Unethical behaviors devastate the nursing practice and can hinder completing a master’s program. They can affect the general morale, credibility, and organizational reputation. Engaging in unethical behaviors can affect productivity, financial loss and fines. Unethical behaviors can hinder the ability of nurses to work together and remain active in a team. They can result in helplessness, anxiety, loss of trust, poor job satisfaction, and frustration. Misconduct can affect the ability of nurses to achieve their objectives and meet the nursing codes of ethics. Unprofessionalism In practice can hinder the provision of quality care to patients and affect their well-being. Unethical behaviors can make it difficult for students to succeed in their nursing master’s program and expand their knowledge. Moreover, unethical behaviors can influence dishonesty and compromise the safety of patients.
Unethical behaviors can attract disciplinary actions such as withdrawal of licenses, suspension, and legal actions. Breaching patients’ privacy by sharing personal information is an example of unethical behavior. Nurses who violate the principle can face legal actions, including prosecution and subsequent conviction. The HIPAA outlines laws determining the distribution and accessibility of patient information (Bijani et al., 2019). The law defines the information that should be kept confidential and private. It also makes it clear regarding individuals who can access what information in a healthcare setting.
Developing personal ties and relationships is another example of unethical behaviors in nursing practice. Nurses are expected to uphold professionalism and avoid double relationships with patients. Nurses engaging in sexual interactions with patients can face disciplinary actions, including prosecutions, loss of operating license, and suspension from service (Aloustani et al., 2020). Intimate relationships are considered an act of malpractice and breaching of patient liberty. Since the patient is usually assumed helpless and unable to make an appropriate judgment, nurses are held responsible and accountable for their actions.
Injuring patients is another example of unethical practice among nurses. Failure to follow procedures and guidelines, poor communication, and use of the wrong tools can affect the safety of patients. Patients can be injured, misdiagnosed, or given the wrong medication when seeking healthcare services (Jia et al., 2021). The family of the affected patient can seek legal assistance by filing a lawsuit in court. The outcome would be devastating to nurses since they can be jailed.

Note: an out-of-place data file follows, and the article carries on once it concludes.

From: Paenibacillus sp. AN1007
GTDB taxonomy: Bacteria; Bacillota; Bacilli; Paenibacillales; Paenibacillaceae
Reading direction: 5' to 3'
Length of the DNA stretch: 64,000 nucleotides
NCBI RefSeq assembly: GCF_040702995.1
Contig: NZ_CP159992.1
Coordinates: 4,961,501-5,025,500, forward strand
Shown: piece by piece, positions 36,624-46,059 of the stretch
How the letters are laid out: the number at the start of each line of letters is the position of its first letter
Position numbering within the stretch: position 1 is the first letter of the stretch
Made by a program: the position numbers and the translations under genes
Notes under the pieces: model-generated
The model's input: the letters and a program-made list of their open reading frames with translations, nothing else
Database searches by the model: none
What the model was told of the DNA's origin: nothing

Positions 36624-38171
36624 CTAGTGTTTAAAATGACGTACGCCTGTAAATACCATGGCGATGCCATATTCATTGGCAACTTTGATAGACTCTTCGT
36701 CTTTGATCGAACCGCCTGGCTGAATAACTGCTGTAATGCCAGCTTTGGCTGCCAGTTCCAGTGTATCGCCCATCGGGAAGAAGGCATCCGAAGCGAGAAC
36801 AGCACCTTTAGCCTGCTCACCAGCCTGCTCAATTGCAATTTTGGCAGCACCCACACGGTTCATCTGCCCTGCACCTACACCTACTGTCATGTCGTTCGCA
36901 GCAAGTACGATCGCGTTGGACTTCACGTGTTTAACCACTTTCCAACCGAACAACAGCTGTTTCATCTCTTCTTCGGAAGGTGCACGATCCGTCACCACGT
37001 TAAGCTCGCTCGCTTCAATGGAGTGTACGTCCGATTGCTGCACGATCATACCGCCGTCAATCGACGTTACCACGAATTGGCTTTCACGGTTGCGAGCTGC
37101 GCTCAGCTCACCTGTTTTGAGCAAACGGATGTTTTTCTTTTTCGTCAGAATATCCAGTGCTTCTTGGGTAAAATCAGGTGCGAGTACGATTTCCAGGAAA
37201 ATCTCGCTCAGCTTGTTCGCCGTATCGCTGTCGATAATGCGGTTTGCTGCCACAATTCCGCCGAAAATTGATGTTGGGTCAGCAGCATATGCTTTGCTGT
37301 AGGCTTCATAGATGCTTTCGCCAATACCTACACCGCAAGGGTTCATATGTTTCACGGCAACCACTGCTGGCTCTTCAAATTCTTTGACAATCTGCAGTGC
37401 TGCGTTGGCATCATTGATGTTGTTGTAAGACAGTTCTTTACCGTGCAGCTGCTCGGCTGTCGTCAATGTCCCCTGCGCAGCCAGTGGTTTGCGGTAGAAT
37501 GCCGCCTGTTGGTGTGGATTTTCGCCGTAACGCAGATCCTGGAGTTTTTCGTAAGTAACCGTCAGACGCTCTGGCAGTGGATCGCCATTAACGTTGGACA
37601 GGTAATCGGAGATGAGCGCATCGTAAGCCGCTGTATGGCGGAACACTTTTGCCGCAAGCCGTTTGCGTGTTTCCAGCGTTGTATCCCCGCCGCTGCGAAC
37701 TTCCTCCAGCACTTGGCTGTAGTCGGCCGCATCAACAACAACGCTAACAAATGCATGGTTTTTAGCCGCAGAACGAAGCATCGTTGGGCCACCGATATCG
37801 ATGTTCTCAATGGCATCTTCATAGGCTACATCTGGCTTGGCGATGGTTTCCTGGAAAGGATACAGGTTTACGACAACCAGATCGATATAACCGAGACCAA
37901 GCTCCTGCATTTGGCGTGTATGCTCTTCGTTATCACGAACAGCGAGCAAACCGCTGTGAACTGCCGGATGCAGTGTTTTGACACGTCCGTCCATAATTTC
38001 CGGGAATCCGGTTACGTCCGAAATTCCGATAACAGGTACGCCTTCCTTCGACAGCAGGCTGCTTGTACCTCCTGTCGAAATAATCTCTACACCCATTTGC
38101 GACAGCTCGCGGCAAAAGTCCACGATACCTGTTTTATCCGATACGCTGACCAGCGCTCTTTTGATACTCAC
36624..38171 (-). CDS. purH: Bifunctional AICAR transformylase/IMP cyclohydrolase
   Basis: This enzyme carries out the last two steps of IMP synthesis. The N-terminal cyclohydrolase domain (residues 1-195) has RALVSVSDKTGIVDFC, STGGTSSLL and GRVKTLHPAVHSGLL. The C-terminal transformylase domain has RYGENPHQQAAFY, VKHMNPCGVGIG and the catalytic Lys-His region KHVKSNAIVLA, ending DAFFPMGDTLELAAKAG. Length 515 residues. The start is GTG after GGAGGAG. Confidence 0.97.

An example in the nursing practice is stealing medicines from the hospital and selling them to a nearby chemist. It is unethical for a nurse to order medication from the pharmacy and take it out of the hospital instead of giving it to patients. Nurses engaging in such behaviors can be reported to the Board of Nursing and face legal charges (Aloustani et al., 2020). They can lose their job and compromise the safety of patients who were supposed to receive the medication.
Plagiarizing a thesis, dissertation, or course assignment is an example of unethical behavior when pursuing a nursing Master’s program. The consequence of the behavior would include a failure or expulsion from the program. Nursing students engaging in unethical behaviors can receive poor grades and face suspension from the course (Bijani et al., 2019). They can be forced to repeat the course or disallowed completely.
Unethical behaviors have devastating implications for nursing master’s programs and practice. Practicing nurses can lose their jobs, suspension, and face demotions and legal charges. They can be reported to the Board of Nursing and face disciplinary actions such as losing operating licenses and obstruction from serving patients. Therefore, nurses must embrace ethical practices and avoid engaging in behaviors that affect them. They must improve their morals and trust while avoiding breaching ethical practices.Nurses must respect the interest of patients and make every effort to ensure the provision of the best quality services.
Aloustani, S., Atashzadeh-Shoorideh, F., Zagheri-Tafreshi, M., Nasiri, M., Barkhordari-Sharifabad, M., &Skerrett, V. (2020). Association between ethical leadership, ethical climate and organizational citizenship behavior from nurses’ perspective: A descriptive correlational study. BMC Nursing, 19(1), 1-8.
Bijani, M., Tehranineshat, B., &Torabizadeh, C. (2019). Nurses’, nursing students’, and nursing instructors’ perceptions of professional values: A comparative study. Nursing Ethics, 26(3), 870-883.
Jia, Y., Chen, O., Xiao, Z., Xiao, J., Bian, J., &Jia, H. (2021). Nurses’ ethical challenges caring for people with COVID-19: A qualitative study. Nursing Ethics, 28(1), 33-45.


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